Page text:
Serpil Senelmis: So what do you think? Did I do okay? We really enjoy making the Masters Series podcast and our aim each week is to capture the mood of the event and wrap you up in it. We hope you find it both informative and entertaining. Up next Corey Layton from Whooshkaa. He offers a broader perspective on the whole podcasting phenomenon.

Ad Guy: Masters Series is presented by WeTeachMe. In addition to offering a wide range of classes, WeTeachMe is a booking system that helps teachers and schools reach their students. If you have a skill to share, you can find your pupils with This podcast is produced by written and recorded Did you hear the one about the journalists that started a podcast company to capture and release the stories of businesses? You just did? Well, head over to to find out how you can get your story out there. And now, back to the podcast.

Serpil Senelmis: Thanks Ad Guy, Corey Layton was a bit of a radio wunderkind before he joined the fledgling podcast hosting platform Whooshkaa. Over the past few years, he’s led the production of some very successful branded podcasts, including tough conversations from Mercedes Benz. In this fireside chat with WeTeachMe’s Wayne Lewis. Corey says a good story is not enough to build an audience. To do that, you’ll need to rely on good old fashioned marketing.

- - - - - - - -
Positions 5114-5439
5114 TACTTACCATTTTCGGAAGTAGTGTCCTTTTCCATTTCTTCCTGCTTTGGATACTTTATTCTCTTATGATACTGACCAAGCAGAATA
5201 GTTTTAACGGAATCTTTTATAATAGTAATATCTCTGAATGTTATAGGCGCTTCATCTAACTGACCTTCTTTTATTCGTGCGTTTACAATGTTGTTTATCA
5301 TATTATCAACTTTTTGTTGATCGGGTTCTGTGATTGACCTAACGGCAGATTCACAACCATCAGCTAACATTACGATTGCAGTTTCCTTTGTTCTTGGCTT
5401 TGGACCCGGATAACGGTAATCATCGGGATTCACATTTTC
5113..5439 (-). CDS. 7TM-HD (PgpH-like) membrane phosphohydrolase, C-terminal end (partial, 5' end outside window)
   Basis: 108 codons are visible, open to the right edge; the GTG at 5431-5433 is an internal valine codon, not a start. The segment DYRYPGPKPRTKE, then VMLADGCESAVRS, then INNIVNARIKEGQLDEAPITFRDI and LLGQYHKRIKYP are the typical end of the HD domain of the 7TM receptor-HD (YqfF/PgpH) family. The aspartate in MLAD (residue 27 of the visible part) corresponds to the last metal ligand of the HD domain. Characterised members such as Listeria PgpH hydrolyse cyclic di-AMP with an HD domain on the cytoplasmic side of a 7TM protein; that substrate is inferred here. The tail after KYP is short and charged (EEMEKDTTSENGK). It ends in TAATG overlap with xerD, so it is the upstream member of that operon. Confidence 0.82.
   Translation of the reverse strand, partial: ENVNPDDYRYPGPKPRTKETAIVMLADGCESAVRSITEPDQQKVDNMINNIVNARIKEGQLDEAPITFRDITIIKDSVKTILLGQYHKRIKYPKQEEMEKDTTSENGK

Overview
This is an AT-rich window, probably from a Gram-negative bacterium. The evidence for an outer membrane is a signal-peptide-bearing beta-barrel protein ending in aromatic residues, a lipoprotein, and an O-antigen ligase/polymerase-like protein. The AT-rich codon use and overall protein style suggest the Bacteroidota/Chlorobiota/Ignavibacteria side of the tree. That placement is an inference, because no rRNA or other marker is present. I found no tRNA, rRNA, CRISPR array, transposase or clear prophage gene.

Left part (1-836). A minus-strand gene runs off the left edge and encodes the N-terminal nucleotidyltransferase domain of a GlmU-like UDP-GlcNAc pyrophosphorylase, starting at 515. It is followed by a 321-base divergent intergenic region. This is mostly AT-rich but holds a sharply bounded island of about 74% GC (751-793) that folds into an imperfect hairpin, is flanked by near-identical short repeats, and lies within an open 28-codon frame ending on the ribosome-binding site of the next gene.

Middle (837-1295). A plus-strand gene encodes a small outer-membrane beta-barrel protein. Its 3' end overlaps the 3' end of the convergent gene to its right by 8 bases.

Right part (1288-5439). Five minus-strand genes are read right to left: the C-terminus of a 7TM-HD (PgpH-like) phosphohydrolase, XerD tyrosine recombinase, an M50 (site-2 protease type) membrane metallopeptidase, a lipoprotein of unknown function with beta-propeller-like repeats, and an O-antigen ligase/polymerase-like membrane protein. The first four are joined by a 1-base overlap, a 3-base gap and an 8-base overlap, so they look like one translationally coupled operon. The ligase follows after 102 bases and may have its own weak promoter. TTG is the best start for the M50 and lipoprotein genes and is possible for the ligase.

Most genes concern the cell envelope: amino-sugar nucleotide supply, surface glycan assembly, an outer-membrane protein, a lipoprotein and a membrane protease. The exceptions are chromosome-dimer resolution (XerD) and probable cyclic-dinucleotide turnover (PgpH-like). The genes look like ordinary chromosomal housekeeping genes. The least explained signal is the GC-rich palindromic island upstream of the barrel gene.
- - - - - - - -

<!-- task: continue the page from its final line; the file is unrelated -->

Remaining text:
Corey Layton: Simple had it a 100% on the money, podcasts are really hard, like really hard. In fact, the advice we give to a lot of people in fact, most people that come to us are going hey, we’re thinking of doing a podcast is, maybe you shouldn’t, because building an audience and doing it consistently, and doing it with hot production is really difficult. There’s 550,000 podcasts in the world that are active right now. And all free, and so vying for your piece of that pie, and knowing how to shout out to your particular target in whatever nation is, and to cut through that noise is really difficult and unless you committed and are in it for the long haul, I’d say go, go try something else.

Wayne Lewis: And when you create that content for the people, what are some of the key things that you know you like to hone in on obviously Serpil talks about a lot of things in terms of the plan and the script and everything else? What is it that you see as being the most successful ones and what gives them?

Corey Layton: The ones that are most successful are probably the ones with money behind them because they have an inbuilt megaphone to shout out and go we exist, we’re here to whoever that target is. Beyond that the ones that actually take care in telling a story and adding production values is integral. We are a podcast host. And we have a lot of podcasts on our network where someone goes, right let’s talk record, and then stop at the end. And I upload that and they expect people to be driven to it. And while your family and friends might, getting people to stay and have them engaged for the continued amount of a podcast, takes a trick. And so, production and knowing how to tell a story absolutely is key.